Over the past few months, we’ve seen the advent of robot waiters and driverless delivery cars. Today, Amazon Go opens its long-awaited store in Seattle, which lacks checkers and grocery-baggers. People just pull things off the shelves, put them in a bag, and head out the door. An online receipt shows up soon afterward. It’s like shoplifting with a bill.
Amazon accomplishes this with an elaborate overhead camera system, which records your every move and every item you put in your orange Amazon bag (no carts!) Many outlets are writing about the Amazon Go store today—with Bloomberg noting that the outlet favors gourmet items like Mediterranean lamb over chili cheese dogs, negating any sentiment that this store is a Safeway-type enterprise. Near as we can tell, only The New York Times has attempted to actually steal from the store; with Amazon’s prior approval, writer Nick Wingfield wrapped a six pack of Vanilla Coke in a grocery bag and tucked it under his arm. He still got billed for it. The enterprise also continues Amazon’s recent acquisition of Whole Foods, pushing the synergy of those two brands.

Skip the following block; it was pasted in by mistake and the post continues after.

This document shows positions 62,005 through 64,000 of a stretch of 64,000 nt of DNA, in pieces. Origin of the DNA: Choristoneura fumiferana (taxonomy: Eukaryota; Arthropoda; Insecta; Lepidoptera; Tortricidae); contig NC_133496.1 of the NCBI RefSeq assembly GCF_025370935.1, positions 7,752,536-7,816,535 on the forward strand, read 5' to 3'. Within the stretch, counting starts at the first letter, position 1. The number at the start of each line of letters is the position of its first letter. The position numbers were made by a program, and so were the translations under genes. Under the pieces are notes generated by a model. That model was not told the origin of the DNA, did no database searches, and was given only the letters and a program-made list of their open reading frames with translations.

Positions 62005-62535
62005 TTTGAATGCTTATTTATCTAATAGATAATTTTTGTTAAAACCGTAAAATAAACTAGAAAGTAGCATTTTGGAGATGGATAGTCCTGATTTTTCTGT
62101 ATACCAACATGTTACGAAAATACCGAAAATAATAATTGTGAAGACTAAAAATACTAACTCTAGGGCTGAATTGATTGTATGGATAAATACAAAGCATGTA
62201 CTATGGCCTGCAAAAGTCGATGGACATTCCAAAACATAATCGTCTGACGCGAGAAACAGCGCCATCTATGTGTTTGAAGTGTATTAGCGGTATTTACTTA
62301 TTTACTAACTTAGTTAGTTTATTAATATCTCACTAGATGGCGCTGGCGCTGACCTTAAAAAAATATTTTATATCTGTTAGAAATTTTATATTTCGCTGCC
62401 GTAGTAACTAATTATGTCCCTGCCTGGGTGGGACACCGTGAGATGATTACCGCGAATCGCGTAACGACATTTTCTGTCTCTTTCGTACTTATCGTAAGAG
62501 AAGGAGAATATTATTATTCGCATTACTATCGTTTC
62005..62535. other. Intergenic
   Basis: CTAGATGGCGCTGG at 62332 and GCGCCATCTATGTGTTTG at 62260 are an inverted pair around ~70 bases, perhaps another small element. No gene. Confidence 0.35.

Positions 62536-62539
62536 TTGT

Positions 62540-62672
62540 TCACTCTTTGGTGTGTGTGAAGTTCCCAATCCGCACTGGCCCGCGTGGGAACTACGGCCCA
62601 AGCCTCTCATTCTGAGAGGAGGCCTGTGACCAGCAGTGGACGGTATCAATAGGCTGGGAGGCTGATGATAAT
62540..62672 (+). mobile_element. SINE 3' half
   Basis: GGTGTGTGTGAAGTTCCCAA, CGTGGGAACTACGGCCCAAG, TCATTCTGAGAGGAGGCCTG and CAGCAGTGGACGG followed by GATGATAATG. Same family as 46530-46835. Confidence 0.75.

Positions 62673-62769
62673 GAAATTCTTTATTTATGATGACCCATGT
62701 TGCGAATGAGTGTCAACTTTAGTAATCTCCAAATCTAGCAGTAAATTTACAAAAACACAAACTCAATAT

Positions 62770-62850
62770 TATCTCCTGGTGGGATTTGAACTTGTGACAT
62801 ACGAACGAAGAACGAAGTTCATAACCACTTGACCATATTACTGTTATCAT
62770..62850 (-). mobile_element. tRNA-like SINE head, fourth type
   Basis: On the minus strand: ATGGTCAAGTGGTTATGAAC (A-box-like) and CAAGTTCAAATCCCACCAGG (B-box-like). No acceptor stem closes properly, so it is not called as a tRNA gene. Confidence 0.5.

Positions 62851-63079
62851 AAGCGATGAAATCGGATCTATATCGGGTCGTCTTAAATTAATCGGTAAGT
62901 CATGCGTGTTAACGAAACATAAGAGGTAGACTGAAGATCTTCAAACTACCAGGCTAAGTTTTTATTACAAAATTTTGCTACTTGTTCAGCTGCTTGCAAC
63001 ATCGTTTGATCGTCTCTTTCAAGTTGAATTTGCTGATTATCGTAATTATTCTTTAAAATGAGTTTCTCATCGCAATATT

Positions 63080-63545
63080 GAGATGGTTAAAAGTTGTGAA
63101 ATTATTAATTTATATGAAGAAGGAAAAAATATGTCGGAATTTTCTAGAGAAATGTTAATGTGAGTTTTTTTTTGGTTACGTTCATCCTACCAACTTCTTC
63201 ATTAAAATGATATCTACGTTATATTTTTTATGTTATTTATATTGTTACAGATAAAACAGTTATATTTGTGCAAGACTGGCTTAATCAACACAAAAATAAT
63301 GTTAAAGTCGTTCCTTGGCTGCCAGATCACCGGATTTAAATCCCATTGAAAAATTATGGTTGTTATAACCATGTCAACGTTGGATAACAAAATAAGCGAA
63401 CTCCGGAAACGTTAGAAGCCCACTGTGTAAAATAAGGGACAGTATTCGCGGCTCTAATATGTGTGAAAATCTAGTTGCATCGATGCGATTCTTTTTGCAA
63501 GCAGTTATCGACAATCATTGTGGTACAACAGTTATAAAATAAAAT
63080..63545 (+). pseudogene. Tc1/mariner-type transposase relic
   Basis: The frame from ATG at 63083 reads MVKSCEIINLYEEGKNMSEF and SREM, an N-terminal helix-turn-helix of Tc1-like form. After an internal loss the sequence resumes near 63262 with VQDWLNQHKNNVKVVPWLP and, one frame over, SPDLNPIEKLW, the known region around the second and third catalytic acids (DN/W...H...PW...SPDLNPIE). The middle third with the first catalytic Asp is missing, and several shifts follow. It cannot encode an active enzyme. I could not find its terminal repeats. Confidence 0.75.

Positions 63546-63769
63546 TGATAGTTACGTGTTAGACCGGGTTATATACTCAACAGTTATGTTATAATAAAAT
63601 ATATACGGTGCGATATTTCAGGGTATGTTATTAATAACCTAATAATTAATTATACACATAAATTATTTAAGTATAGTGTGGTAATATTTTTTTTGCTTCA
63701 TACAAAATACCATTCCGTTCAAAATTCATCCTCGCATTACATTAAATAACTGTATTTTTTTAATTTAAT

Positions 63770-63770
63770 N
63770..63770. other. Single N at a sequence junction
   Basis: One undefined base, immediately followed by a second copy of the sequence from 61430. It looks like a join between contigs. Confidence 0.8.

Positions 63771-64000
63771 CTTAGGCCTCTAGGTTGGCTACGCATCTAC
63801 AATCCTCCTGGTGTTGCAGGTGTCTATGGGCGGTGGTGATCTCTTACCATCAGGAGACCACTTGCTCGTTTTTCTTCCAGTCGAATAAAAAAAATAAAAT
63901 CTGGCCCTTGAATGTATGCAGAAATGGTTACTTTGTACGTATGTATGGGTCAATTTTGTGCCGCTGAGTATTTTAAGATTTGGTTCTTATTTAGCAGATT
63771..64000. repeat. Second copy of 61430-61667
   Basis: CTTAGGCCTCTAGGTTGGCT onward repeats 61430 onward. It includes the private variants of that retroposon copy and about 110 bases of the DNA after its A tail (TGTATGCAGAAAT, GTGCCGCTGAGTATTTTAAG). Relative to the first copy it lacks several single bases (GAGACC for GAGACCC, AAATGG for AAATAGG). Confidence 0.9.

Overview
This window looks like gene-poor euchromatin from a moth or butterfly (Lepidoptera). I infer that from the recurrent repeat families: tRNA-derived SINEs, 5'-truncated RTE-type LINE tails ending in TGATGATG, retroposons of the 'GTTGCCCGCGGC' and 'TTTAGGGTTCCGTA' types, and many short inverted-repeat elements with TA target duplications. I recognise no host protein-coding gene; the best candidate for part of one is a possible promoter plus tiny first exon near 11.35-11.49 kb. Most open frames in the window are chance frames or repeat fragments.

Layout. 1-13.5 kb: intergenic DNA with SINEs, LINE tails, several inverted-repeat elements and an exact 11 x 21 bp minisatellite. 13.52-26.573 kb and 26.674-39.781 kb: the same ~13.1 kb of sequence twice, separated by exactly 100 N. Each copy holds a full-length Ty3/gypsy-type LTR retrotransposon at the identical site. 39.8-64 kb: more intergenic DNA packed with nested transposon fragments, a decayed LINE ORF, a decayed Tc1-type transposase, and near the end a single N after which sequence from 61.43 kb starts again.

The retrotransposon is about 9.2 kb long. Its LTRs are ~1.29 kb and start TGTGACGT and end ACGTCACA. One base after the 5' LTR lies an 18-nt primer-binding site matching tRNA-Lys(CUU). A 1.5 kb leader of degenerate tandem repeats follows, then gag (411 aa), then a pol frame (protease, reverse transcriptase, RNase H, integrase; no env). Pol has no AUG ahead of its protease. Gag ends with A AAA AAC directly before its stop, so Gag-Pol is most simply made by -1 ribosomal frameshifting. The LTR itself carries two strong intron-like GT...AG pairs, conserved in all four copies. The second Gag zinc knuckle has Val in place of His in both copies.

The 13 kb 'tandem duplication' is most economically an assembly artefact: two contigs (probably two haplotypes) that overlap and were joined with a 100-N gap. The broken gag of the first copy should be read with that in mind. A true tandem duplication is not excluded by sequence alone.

The store isn’t totally staff-less. Bloomberg reports, “The 1,800-square-foot store is in the ground floor of Amazon’s new Seattle headquarters complex. On a recent lunchtime tour, about 10 chefs were in a kitchen making salads and sandwiches, and several other employees replenished the shelves.” There are also staff to help steer patrons to the correct departments, and check IDs in the liquor department. Still, we know where this is all going. What happens when our future AI overlords decide they don’t want to feed us anymore? We can just picture starving future us pounding fruitlessly on the unbreakable plastic door of some 2032 grocery store, with “We’re sorry, we can’t do that” on an endless loop over the loudspeaker.